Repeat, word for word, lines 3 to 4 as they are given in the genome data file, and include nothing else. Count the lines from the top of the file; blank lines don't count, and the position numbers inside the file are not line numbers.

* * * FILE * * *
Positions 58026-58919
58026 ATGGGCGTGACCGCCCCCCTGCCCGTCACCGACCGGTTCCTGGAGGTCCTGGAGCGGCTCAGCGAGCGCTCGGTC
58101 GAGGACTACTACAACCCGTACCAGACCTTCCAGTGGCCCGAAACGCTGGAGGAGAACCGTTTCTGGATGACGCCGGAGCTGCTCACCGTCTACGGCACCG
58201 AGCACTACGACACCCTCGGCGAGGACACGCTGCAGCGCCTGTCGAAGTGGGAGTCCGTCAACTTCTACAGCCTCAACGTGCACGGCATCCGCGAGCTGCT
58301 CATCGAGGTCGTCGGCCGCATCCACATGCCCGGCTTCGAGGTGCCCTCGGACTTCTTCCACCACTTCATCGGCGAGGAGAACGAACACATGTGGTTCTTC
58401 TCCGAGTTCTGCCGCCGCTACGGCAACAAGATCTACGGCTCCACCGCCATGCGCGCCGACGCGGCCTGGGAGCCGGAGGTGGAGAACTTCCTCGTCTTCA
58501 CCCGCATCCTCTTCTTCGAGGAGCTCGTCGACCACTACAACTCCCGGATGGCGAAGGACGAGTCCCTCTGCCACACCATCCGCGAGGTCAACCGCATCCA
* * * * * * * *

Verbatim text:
58101 GAGGACTACTACAACCCGTACCAGACCTTCCAGTGGCCCGAAACGCTGGAGGAGAACCGTTTCTGGATGACGCCGGAGCTGCTCACCGTCTACGGCACCG
58201 AGCACTACGACACCCTCGGCGAGGACACGCTGCAGCGCCTGTCGAAGTGGGAGTCCGTCAACTTCTACAGCCTCAACGTGCACGGCATCCGCGAGCTGCT